Martin Marietta Quarry
Cross, South Carolina
April 17th, 2004
Hello members, we had a great day collecting at the Martin Marietta Quarry in Cross, South Carolina. This is the Berkley Quarry. Me, RJ and Travis met with Steve and Little Dave and proceeded on the 3 hour drive to the site, there we met with John Deney. I had called last week to gain permission to collect here as I had not visited the site in a couple of years. When we arrived we found the site posted, no fossil hunting is allowed anymore, I talked with the forman on duty and he allowed us to collect for the day since we had driven so far, we had a good turnout for this trip but I wish more of our members could have come along, we had some members at Glendon N.C. collecting pyrite and others in Indiana collecting geodes, I am glad that some of us were able to collect this one last time at this site. This quarry (active gravel mine) cuts 40' through the Cooper Formation (Pliocene Marine), the Cross Formation (Middle Marine Eocene), and the Moultre Formation (Middle Marine Eocene), the site provides both vertebrate and invertebrate fossils. More than a dozen new species of Eocene Crabs have been found here. This mine has also produced more Middle Eocene Archeocete (Protocetid) material than any other location in the US. This is an excellent site to collect a variety of brachiopod fossils, small shark teeth, iridescent shell fossils and much more. Once we were granted permission to collect we were allowed to drive into the quarry to the collecting area. As Steve pointed out, a person could spend a lifetime just going through material at this site, everyone found many excellent specimens and I have been to this location several times and can trade some material if anyone is interested. Here are a few pics:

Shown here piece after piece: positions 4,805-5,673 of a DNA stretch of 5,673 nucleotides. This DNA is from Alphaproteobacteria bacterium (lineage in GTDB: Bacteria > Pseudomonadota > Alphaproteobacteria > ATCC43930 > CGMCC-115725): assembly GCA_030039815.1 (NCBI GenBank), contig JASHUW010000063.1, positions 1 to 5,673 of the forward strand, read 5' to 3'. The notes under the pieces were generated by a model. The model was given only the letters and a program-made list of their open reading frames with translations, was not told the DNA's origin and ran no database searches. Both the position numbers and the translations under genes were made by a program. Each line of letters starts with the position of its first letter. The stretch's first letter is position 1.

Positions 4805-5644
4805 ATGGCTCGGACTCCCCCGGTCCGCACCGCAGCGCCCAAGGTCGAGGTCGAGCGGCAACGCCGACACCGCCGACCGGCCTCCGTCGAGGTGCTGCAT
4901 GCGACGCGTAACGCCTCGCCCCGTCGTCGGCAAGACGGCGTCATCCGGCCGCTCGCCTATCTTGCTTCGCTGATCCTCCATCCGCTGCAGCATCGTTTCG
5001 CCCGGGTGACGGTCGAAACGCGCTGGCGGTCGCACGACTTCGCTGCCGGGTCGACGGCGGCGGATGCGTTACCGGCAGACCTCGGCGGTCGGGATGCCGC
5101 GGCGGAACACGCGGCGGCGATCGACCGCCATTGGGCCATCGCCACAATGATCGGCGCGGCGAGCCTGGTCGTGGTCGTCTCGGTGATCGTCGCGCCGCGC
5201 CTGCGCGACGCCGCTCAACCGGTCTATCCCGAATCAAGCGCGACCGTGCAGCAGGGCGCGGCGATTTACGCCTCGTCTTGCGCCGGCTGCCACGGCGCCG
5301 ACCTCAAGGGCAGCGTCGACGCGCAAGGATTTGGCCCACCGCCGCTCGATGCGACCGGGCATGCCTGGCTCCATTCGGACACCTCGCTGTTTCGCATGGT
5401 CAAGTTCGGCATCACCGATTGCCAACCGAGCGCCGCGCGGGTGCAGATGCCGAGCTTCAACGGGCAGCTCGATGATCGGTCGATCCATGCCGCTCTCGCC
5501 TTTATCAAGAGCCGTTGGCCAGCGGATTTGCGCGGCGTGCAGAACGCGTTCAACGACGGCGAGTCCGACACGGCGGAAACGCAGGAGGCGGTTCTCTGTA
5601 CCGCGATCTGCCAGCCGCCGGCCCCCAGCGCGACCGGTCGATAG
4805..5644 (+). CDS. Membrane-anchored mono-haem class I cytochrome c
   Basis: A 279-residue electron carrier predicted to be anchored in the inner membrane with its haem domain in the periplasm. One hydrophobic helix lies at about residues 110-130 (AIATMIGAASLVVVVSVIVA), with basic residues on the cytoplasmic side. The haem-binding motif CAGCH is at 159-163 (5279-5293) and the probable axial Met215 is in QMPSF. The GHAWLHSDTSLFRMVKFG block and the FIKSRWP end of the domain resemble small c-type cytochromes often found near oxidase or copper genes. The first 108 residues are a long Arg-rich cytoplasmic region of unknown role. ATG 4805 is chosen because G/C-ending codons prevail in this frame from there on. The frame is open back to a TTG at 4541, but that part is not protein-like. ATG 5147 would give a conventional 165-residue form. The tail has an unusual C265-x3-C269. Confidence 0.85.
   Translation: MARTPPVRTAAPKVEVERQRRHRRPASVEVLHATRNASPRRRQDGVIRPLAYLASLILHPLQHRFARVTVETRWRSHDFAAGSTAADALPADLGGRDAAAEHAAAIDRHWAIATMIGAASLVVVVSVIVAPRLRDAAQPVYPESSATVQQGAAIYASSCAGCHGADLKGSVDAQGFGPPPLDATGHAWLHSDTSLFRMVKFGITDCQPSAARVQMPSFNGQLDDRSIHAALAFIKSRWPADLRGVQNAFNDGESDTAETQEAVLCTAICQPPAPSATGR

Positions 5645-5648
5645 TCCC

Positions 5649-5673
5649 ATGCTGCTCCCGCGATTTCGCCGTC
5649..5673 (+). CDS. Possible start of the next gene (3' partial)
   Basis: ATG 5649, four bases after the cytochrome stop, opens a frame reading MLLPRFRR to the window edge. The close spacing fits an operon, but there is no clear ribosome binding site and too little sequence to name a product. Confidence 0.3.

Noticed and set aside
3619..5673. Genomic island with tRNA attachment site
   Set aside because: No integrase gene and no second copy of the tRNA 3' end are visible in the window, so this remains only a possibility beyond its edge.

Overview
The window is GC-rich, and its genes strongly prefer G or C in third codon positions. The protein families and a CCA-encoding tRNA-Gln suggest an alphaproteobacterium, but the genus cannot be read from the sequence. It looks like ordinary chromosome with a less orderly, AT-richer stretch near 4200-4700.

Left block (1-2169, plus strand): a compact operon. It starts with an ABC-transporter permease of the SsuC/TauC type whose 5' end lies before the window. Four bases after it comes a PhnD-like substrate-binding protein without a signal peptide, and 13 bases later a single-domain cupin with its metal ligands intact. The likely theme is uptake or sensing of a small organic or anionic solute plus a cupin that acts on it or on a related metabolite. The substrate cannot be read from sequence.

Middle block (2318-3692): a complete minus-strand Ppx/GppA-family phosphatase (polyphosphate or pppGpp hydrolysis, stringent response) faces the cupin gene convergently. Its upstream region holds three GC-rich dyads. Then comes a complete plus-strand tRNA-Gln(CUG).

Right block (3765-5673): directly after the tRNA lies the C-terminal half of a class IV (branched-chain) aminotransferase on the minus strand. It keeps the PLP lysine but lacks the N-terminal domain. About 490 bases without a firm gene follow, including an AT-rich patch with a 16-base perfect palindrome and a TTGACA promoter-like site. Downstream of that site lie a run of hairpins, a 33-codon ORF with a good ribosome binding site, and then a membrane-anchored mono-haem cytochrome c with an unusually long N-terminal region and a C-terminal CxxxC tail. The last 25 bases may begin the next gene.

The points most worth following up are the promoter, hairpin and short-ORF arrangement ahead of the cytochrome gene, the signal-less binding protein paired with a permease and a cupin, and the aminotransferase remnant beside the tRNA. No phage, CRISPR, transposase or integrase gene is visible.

John D., Steve and Little Dave getting ready for the hunt!
Ready to get dirty!
Rare fossil in matrix.
My largest sanddollar of the day, it is actually the size of a silver dollar.
Sanddollars and sponges on matrix. Actually according to John D. these are sandnickels and quarters due to their small size!
If anyone knows what this is let me know, I have heard crableg and seed pod, I cannot find it in any of my fossil books.
We encountered this dust devil while travelling through the mine!
This mine is in Cross S.C. and above us the planes made a cross.
We borrowed this little truck to haul our specimens home, ha, ha, ha 8^)
I know everyone found some great material, John D. found a very nice shell covered with pyrite, Little Dave hauled a few buckets of specimens home, Steve walked around behind John D. and picked up all the nice sanddollars John missed, RJ loaded a 150 matrix specimen in the car for me to play with when I got home, as always a great day of collecting with good friends, until next time, happy rockhunting!
***please note that I will add the scientific names for the fossils in the pics tomorrow after I look them up in my fossil bible.
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